It pointed out that at least 170 additional personnel were needed at the KPSM, while the prison would have even more difficult tasks aside from increasing the number of active personnel, as internal procedures have to be put into place to enable the functioning of the new organisation.


According to the Committee, the personnel situation at the penitentiary facility remains “unabatedly extremely worrisome, if not terrible.” “Important vacancies are not filled due to the lack of required funding. Important internal systems do not function properly and there is no prospect of improvement,” it said.

The Committee remarked that “essential safety procedures” do not function and there are “great concerns” about the prison’s management. “The Committee advises the Minister of Justice to intervene more than he has done so far, both in the management as well as in the supporting services at the Ministry,” it said.

The lack of properly-functioning internal systems and a management team that is only half-filled and shows little decisiveness is “very bad” for stability at the prison. “That is a risky situation for a penitentiary,” the Committee said.

It spoke of a “precarious personnel situation.” The prison’s formation plan mentioned 99.5 fulltime employees, while there are 107 persons stated on the payroll. Of this number, 50 persons work at the prison, but are not all employable. Nine employees work elsewhere, but have not been formally dismissed from the prison. Some employees are in the process of being suspended or dismissed, while others are absent for unknown reason or are on sick leave.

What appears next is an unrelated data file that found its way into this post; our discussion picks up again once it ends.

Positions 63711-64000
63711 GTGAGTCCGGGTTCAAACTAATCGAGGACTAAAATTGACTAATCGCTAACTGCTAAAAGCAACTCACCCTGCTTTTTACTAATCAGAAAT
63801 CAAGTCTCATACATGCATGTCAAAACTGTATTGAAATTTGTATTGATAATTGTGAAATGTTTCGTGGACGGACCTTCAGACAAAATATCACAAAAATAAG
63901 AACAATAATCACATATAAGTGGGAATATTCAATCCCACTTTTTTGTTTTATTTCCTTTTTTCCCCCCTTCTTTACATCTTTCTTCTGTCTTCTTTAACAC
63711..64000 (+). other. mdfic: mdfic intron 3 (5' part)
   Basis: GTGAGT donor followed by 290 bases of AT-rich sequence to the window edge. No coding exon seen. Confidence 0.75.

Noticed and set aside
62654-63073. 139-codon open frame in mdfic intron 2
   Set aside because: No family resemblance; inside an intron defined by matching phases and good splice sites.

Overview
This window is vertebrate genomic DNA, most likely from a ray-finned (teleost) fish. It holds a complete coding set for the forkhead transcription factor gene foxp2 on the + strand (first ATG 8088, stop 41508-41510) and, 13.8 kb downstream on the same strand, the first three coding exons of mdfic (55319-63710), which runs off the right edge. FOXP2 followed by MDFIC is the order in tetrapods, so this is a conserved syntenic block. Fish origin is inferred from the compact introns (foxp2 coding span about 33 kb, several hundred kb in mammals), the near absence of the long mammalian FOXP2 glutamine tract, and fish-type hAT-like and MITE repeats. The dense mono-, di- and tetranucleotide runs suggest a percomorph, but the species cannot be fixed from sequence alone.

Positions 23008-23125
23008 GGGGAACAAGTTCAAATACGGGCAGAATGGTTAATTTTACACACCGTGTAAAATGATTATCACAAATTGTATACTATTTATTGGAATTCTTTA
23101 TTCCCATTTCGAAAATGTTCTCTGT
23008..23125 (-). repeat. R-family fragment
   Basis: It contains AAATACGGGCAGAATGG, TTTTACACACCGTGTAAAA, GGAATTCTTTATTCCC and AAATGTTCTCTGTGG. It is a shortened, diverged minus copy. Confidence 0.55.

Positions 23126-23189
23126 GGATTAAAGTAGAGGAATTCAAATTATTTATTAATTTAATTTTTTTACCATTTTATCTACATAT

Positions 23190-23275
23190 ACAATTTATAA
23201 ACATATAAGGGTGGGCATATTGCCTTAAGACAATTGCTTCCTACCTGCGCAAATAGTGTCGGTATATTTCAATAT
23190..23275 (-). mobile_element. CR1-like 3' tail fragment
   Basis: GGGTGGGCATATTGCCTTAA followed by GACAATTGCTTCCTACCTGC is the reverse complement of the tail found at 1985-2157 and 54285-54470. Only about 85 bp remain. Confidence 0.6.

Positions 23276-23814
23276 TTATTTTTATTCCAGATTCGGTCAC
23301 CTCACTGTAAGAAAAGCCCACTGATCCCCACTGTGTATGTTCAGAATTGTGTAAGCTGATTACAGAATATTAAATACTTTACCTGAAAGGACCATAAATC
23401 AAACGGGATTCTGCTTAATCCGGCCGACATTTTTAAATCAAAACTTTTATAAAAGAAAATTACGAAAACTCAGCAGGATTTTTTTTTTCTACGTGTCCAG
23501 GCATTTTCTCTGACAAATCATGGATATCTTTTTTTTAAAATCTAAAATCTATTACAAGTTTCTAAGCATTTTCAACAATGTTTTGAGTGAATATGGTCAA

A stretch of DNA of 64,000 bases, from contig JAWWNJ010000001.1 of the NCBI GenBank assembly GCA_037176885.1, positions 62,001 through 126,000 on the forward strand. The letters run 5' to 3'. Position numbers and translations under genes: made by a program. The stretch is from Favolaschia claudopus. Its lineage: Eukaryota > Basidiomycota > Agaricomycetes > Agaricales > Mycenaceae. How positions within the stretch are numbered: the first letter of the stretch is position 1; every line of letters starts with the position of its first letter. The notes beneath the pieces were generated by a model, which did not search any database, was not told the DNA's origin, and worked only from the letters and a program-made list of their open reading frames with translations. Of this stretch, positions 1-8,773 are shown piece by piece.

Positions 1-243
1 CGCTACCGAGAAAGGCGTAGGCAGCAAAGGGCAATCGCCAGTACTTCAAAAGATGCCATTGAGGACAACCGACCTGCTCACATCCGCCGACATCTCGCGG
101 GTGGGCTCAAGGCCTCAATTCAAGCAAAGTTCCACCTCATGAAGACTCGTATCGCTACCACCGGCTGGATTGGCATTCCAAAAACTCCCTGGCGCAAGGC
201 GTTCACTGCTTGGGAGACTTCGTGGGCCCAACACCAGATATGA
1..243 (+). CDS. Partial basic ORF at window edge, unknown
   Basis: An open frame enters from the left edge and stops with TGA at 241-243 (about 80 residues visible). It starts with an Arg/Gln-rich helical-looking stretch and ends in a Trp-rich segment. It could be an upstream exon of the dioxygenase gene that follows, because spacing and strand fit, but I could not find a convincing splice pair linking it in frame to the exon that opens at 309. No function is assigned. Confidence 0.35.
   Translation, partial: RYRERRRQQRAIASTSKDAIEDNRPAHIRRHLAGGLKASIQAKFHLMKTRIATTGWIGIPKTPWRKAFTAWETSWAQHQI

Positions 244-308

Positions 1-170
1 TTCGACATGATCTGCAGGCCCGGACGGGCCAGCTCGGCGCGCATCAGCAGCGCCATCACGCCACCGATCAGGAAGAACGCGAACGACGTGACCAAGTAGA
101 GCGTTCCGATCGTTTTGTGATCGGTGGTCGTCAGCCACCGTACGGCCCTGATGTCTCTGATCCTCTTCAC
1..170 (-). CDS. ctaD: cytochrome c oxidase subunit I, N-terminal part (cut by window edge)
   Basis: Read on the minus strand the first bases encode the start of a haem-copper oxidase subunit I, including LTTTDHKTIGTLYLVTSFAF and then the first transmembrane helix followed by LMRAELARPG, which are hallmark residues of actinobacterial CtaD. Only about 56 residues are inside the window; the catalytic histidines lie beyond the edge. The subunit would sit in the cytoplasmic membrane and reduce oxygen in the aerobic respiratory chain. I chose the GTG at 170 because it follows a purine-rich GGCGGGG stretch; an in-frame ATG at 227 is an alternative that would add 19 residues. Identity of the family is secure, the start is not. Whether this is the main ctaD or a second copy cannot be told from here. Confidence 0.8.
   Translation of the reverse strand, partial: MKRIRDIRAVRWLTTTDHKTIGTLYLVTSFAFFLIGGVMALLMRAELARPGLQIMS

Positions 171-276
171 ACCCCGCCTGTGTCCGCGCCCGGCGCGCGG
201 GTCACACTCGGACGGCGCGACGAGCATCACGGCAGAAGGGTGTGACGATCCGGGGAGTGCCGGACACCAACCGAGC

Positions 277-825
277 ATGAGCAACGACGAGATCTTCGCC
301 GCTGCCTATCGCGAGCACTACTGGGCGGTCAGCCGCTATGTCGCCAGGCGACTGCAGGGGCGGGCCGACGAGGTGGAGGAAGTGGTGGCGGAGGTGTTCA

“With a payroll that is larger than the formation allows, it is evident that the personnel budget is largely exceeded, while overtime is being made at the prison to maintain the occupancy. Intervention is direly needed. The payroll has to be cleaned,” the Committee said.


Where it pertained to the Police Force, the Committee called it “outright sad” and “completely unacceptable” that the police were unable to use the Actpol information system because (financial) commitments had not been complied with.

“Such a vital system for police cannot be terminated. That is not only detrimental to the functioning of the police, but also to the law enforcement within the Kingdom. Termination is unacceptable,” stated the Committee, calling on the Governments of St. Maarten and the Netherlands to find a solution.

“The severe shortage of police personnel and the problems with the automated information system have as a consequence that there is barely any follow-up to vital reports, such as sexual offences and robberies. The insecurity on the island will only increase as a result.”

The Committee requested in August that Prime Minister William Marlin discuss the plans in the Council of Ministers as soon as possible and, if needed, start discussions with the Netherlands regarding their execution. In that same letter, the Committee urged the Prime Minister to nominate a St. Maarten member for the Committee, as this position was still vacant.

Although the Plans of Approach are initially a responsibility of the Justice Minister, there is also an important role for the entire St. Maarten Government. The problems at the Police Force and prison are of such an extent that they cannot be solved by St. Maarten alone. “A substantial contribution of the Netherlands in the form of financing and expertise is needed for several years,” the Committee said.

Source: The Daily Herald